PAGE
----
Europe and the overcapacity problem image

Just as Europe has too much debt, it also has more automobile factories than the economy can support.
As the region’s weak economies keep many European car buyers away from showrooms, analysts say the unprofitable automakers have no choice but to start closing production lines and cutting payrolls.

“I’ve never seen it this bad,” Sergio Marchionne, chief executive of both Chrysler and the Italian automaker Fiat, said during an interview.
All of the car manufacturers have capacity problems — all of them,” Carlos Ghosn, head of the Nissan-Renault alliance, said in Geneva. The industry is just waiting for one company to make the first move, he said.

And the move was made – by PSA Peugeot Citroen and Fiat SpA.

So where we are?
Automotive production and overcapacity
According to AlixPartners, 40 percent of the European plants overall are currently operating under their financial breakeven points — equal to a capacity utilization of around 75 percent to 80 percent.

Plants with the lowest capacity utilization are primarily found in France, Italy and Spain, but also in growing markets such as Russia and Turkey.

Ford lost $190 million overseas during the first quarter, most of it because of losses in Europe. In a filing with the Securities and Exchange Commission, Ford said its second quarter overseas losses could be as much as $570 million. According to Morgan Stanley analyst Adam Jonas Ford is currently using just 63% of its European factory capacity.

Opel – the European arm of General Motors is also on the same area. With its plants operating at only 77 percent of capacity, General Motors said operating loss before interest and taxes in Europe totaled $361 million compared with a $102 million profit a year earlier.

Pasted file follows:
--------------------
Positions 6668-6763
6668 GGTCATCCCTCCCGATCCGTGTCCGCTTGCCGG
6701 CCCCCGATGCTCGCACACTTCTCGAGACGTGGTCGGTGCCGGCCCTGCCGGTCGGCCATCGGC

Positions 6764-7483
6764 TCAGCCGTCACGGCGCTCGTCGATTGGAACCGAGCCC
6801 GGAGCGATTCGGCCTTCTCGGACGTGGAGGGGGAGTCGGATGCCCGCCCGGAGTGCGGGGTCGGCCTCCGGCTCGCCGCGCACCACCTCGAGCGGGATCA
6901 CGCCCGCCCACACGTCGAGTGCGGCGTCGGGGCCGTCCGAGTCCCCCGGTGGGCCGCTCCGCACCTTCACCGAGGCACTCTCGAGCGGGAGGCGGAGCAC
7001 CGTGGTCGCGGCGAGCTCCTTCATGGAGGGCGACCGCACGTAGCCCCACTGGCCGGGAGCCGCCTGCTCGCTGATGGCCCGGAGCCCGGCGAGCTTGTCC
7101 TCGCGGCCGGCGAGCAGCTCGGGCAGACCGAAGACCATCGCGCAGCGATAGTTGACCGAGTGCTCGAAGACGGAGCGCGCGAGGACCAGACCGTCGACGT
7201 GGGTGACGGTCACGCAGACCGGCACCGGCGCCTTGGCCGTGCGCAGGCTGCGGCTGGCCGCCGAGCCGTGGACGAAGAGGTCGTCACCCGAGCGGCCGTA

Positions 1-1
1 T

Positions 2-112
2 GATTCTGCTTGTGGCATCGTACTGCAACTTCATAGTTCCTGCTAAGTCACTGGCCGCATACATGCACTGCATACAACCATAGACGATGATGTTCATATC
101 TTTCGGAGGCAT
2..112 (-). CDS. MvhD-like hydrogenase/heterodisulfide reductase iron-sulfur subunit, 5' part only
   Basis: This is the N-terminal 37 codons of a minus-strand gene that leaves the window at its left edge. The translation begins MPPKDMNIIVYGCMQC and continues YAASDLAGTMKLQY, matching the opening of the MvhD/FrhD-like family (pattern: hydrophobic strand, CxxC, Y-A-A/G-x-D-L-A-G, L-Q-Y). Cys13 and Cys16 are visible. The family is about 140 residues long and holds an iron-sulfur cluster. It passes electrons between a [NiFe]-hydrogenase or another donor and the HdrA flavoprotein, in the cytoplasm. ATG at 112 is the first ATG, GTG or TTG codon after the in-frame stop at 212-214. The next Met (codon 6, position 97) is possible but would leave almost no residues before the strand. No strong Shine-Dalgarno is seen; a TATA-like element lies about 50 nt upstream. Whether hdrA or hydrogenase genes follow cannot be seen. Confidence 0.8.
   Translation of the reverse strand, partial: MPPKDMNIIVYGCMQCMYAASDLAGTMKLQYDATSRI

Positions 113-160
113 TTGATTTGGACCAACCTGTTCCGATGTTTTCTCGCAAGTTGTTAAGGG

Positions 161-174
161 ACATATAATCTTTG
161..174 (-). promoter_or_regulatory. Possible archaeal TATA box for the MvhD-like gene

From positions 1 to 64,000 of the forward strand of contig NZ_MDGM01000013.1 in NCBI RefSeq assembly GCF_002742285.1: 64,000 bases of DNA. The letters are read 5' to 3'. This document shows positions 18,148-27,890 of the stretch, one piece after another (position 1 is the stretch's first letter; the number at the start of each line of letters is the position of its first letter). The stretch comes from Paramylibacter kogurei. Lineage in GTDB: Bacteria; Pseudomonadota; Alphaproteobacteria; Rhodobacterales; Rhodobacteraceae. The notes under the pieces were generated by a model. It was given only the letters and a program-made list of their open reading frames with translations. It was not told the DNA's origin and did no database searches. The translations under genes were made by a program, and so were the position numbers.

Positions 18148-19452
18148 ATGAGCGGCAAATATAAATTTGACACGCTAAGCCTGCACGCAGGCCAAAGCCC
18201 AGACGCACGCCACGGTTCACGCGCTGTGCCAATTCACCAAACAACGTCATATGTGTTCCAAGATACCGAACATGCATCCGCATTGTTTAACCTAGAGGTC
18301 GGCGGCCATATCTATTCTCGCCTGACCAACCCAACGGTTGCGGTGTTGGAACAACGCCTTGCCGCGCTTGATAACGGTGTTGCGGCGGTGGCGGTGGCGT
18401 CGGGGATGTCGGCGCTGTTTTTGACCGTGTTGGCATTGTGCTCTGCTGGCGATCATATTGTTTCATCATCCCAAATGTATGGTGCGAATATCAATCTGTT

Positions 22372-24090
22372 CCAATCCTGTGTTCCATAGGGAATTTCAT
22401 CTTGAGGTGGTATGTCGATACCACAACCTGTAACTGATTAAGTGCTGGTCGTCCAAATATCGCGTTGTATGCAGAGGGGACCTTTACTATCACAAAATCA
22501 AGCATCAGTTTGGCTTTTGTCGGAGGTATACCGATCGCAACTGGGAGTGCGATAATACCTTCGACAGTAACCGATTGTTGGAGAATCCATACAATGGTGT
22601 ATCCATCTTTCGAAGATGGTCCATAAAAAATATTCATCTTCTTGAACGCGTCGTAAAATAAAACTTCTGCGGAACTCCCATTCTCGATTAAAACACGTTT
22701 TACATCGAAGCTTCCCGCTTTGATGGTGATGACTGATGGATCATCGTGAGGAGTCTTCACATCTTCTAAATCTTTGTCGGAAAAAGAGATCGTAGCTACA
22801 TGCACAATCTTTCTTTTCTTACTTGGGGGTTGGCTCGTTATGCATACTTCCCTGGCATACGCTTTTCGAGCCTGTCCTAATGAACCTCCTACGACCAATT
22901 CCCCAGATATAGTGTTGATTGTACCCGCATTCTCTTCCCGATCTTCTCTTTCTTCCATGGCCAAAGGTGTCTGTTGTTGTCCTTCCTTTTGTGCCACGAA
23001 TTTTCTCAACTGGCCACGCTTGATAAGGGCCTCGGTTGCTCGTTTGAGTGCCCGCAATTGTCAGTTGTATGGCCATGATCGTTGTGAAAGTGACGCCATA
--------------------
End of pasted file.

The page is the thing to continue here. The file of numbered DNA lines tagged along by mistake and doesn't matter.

That’s huge! The company’s second-quarter European vehicle production fell 29 percent from the year-earlier period to 230,000 vehicles. GM’s market share dropped to 8.8 percent from 9 percent, the company said.

Fiat. Fiat’s chief executive said the carmaker may need to close another plant in Italy if he does not secure further cost-cutting concessions from its workforce. Why?
According to consultancy AlixPartners, Italy’s car plants – overwhelmingly Fiat’s – are operating at just 53 per cent of their capacity, the lowest level of any country in Europe.
The loss in the region before interest, taxes and one-time items including investments was 184 million euros ($226 million), the Turin-based company said in a statement last week.

PSA Peugeot Citroen. Oh yes. The family controlled giant posted a first-half loss of 662 million euros at its automaking division and announced plans to eliminate 8,000 jobs.

So how much overcapacity we have in Europe? According to IHS Automotive we’re talking about 2 million vehicles. Or maybe more…

New car sales in Europe
New registrations for cars in the European Union dropped by 2.8 percent to just over 1.2 million vehicles in June, constituting the ninth consecutive month of declining sales in the 27-nation bloc, the European Automobile Manufacturers Association (ACEA) said.